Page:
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I'm trying to make an endpoint for registration. When I create a new user, a plain text would be saved in the password field. But, when I add a user through admin, it would be hashed. I'm not sure what I'm missing here.

model.py

class UserManager(BaseUserManager):
def _create_user(self, email, password=None, **extra_fields):
    if not email:
        raise ValueError('The given email must be set')

    user = self.model(
        email=self.normalize_email(email),
        **extra_fields,
    )
    user.set_password(password)
    user.save(using=self._db)
    return user

def create_user(self, email, password=None, **extra_fields):
    extra_fields.setdefault('is_superuser', False)
    return self._create_user(email, password, **extra_fields)

def create_superuser(self, email, password, **extra_fields):
    extra_fields.setdefault('is_staff', True)
    extra_fields.setdefault('is_admin', True)
    extra_fields.setdefault('is_superuser', True)

    if extra_fields.get('is_superuser') is not True:
        raise ValueError('Superuser must have is_superuser=True.')

    return self._create_user(email, password, **extra_fields)

serializers.py

from rest_framework import serializers
from django.contrib.auth import authenticate
from .models import User
class RegisterSerializer(serializers.ModelSerializer):
class Meta:
    model = User
    fields = ('email', 'password')
    extra_kwargs = {'password': {'write_only': True}}

    def create(self, validated_data):
        user = User.objects.create_user(
            validated_data['email'],
            validated_data['password']
        )
        return user

view.py

class RegisterAPI(generics.GenericAPIView):
serializer_class = RegisterSerializer

def post(self, request, *args, **kwargs):
    serializer = self.get_serializer(data=request.data)
    serializer.is_valid(raise_exception=True)
    user = serializer.save()
    return Response({
        "user": UserSerializer(user, context=self.get_serializer_context()).data,
    })
1

The problem is in RegisterSerializer.create method:

def create(self, data):
    user = User.objects.create(**data)
    return user

You're taking the password from user as text, and calling User.objects.create to create the User instance. The create method of UserManager (which eventually is delegated to the QuerySet) is generic meaning the password field will be populated as the input data as-is, without any hashing-salting-peppering.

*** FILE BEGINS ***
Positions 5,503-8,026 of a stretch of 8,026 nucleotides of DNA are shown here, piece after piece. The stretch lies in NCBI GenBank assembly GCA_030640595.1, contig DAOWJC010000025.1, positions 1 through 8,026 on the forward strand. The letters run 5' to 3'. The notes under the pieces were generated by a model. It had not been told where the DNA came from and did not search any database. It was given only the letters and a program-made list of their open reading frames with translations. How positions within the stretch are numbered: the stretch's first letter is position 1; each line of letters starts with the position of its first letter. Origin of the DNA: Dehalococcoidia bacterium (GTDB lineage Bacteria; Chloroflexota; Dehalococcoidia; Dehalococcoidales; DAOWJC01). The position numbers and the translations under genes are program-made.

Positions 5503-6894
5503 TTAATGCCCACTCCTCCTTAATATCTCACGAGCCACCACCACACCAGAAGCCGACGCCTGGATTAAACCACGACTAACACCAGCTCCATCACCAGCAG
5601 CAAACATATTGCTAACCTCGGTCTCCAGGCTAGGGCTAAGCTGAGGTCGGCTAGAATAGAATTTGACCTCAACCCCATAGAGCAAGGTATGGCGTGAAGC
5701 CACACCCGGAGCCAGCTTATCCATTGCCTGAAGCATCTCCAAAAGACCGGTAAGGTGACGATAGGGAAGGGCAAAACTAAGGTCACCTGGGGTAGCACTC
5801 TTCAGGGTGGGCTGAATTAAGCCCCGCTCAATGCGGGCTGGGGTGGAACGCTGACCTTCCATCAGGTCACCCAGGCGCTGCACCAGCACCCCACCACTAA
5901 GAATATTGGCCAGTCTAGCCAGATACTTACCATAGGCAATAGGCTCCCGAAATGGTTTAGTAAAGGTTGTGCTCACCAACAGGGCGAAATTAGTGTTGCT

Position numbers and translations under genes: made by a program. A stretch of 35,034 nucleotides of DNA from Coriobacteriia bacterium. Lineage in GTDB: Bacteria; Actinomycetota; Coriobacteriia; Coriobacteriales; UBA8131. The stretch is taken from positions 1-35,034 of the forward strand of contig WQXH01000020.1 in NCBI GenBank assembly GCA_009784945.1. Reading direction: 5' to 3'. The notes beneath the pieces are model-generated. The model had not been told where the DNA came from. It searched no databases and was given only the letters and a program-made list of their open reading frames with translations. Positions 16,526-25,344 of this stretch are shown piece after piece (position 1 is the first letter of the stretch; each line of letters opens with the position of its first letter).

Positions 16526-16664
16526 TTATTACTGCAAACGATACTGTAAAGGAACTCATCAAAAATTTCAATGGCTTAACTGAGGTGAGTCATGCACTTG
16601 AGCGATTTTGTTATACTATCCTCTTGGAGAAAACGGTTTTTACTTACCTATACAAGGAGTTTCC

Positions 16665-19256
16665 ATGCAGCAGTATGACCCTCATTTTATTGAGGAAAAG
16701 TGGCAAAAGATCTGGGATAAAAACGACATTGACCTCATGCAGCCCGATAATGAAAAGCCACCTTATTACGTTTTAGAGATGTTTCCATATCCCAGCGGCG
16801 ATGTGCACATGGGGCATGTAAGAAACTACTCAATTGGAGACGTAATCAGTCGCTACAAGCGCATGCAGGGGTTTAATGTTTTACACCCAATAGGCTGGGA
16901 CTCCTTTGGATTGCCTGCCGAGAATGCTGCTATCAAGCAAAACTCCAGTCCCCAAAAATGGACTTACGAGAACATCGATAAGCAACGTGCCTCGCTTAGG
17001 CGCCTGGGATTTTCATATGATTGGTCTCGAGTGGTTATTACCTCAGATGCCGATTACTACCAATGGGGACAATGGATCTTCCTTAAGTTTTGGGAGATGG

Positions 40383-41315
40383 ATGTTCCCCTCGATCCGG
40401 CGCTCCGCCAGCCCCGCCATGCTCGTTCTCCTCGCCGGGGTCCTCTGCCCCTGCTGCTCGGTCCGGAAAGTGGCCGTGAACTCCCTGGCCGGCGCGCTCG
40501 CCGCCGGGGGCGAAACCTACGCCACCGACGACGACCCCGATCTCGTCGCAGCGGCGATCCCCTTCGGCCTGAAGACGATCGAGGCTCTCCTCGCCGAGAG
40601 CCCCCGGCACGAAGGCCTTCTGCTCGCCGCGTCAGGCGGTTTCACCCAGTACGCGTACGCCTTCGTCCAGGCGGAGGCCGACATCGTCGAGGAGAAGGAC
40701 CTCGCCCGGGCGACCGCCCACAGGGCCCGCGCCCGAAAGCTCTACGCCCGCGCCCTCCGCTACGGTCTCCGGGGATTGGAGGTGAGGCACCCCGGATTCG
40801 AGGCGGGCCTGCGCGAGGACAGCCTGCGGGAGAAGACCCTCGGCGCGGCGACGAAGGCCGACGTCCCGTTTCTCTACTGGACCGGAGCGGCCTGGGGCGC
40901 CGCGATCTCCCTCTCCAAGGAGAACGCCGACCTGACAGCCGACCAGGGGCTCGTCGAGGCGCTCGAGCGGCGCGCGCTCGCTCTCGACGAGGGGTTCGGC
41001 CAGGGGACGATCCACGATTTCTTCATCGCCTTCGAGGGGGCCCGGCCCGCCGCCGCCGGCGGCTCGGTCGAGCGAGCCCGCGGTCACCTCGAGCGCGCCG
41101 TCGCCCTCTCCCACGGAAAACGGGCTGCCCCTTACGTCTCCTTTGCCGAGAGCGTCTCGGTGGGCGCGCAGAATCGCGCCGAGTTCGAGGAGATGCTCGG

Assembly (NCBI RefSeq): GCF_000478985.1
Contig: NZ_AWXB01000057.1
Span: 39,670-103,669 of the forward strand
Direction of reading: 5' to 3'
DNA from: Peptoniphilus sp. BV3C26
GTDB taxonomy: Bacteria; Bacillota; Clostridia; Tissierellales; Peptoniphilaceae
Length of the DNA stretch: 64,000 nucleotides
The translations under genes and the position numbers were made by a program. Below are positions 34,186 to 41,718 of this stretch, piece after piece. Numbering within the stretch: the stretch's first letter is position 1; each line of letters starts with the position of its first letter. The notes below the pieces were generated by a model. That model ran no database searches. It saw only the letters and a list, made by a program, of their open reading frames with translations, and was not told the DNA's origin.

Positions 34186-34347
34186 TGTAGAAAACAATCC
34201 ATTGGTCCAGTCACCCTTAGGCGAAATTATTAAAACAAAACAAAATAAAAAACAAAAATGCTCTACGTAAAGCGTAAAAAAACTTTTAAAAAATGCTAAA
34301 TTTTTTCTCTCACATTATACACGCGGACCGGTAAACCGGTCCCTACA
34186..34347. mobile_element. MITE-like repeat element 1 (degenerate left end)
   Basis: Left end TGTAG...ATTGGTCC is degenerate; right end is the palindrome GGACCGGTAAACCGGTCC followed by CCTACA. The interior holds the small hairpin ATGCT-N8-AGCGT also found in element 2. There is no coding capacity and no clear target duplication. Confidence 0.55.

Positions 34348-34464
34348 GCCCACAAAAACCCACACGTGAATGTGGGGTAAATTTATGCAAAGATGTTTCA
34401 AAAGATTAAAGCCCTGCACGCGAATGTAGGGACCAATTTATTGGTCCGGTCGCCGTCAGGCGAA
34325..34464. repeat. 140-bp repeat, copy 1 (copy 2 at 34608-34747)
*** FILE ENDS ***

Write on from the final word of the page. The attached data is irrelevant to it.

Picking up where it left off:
As it is saved as plaintext, Django can't determine the format it is saved in (the typical format is hash_algo$iterations$salt$hash), so it can't find out the hashing algorithm, salt, hash from it; hence the error invalid password format or unknown hashing algorithm.

UserManager exposes the method create_user for this exact purpose of creating the user via passing a plain-text password and doing all these operations there, you should leverage that:

def create(self, data):
    user = User.objects.create_user(**data)
    #                   ^^^^ Here
    return user

Or you can use set_password directly on the user instance in the serializer, but as you can use create_user easily you should go with that.

  • I changed it to create_user() but, it's still giving me the same error. :( – user8229795 Nov 13 '19 at 14:36
  • @user8229795 Create a new user through the API and login with that user. And update all your existing users from database to set proper passwords (using set_password). – heemayl Nov 13 '19 at 14:42
  • I deleted db and migrations and it still didn’t work. Thank you for your time tho. 😭 Is there an easier way to do this? But I do want to add fields in the model and use different authentication. – user8229795 Nov 14 '19 at 2:36
  • @user8229795 Please edit your question and add the full traceback you're getting now. – heemayl Nov 14 '19 at 8:45
  • I edited my question. I don't have an error when creating but, when I check the DB, it is not hashed. – user8229795 Nov 14 '19 at 12:37

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